Once again, it is noted that the present invention substantially reduces the components and hence the expense of the prior art toxic substance vacuum cleaners apparatus. This reduction in equipment and cost is accomplished without a reduction in the cleansing efficiency of the cleaner apparatus. In particular, all of the volatile components of the toxic substance are effectively removed before returning the air to the atmosphere. It is the particular arrangement of the serial filtration units, with the first filter element 83 removing both macro- and micro-particles of substance while the second carbon filter 66 removes gaseous vapors of the substance, which arrangement produces the new and unexpected results according to the present invention.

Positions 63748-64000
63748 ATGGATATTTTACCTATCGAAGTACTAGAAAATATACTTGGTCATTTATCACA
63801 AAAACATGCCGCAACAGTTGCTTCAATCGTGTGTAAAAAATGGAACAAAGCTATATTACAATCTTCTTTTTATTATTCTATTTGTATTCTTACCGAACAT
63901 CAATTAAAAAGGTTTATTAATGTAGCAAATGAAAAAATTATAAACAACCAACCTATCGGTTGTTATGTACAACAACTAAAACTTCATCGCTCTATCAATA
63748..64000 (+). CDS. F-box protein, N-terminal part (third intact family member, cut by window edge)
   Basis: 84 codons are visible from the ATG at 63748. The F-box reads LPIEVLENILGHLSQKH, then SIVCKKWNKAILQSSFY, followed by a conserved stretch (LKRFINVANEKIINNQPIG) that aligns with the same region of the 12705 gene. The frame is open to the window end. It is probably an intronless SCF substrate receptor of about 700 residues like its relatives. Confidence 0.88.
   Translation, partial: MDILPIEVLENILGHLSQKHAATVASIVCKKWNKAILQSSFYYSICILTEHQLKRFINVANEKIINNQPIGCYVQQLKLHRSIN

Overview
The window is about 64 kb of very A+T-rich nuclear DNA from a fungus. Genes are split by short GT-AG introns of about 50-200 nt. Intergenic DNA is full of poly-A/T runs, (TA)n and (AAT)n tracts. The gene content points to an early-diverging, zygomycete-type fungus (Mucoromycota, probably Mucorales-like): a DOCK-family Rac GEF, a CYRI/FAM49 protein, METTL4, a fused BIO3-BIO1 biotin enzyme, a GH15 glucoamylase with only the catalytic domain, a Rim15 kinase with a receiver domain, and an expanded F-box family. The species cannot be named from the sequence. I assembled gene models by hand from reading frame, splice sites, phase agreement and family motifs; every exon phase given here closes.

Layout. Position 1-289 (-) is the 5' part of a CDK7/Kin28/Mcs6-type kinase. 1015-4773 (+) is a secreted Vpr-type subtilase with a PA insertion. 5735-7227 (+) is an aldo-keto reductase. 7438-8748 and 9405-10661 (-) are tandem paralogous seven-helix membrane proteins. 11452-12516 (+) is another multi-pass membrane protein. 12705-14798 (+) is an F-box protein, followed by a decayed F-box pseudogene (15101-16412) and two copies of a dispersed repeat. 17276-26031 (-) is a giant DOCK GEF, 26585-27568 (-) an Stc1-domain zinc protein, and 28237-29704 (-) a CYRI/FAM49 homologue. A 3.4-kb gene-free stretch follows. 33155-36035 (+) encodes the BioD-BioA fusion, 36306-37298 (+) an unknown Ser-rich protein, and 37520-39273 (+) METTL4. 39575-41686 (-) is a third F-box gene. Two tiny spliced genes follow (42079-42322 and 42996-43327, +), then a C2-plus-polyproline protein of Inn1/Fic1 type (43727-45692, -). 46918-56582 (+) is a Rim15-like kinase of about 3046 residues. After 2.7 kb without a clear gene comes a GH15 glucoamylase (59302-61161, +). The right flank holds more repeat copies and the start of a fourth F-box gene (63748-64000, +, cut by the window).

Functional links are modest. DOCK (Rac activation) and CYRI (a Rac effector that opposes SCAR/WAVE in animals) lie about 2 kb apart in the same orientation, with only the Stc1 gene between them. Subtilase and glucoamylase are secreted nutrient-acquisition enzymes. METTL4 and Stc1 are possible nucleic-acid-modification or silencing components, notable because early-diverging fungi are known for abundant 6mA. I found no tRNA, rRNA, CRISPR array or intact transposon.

The principles, preferred embodiment and mode of operation of the present invention have been described in the foregoing specification. However, the invention which is intended to be protected is not to be construed as limited to the particular embodiments disclosed. The embodiments are to be reregarded as illustrative rather than restrictive. Variations and changes may be made by others without departing from the spirit of the present invention. Accordingly, it is expressly intended that all such variations and changes which fall within the spirit and scope of the present invention as defined in the claims be embraced thereby.
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|U.S. Classification||96/136, 96/142, 55/467, 55/528, 15/415.1|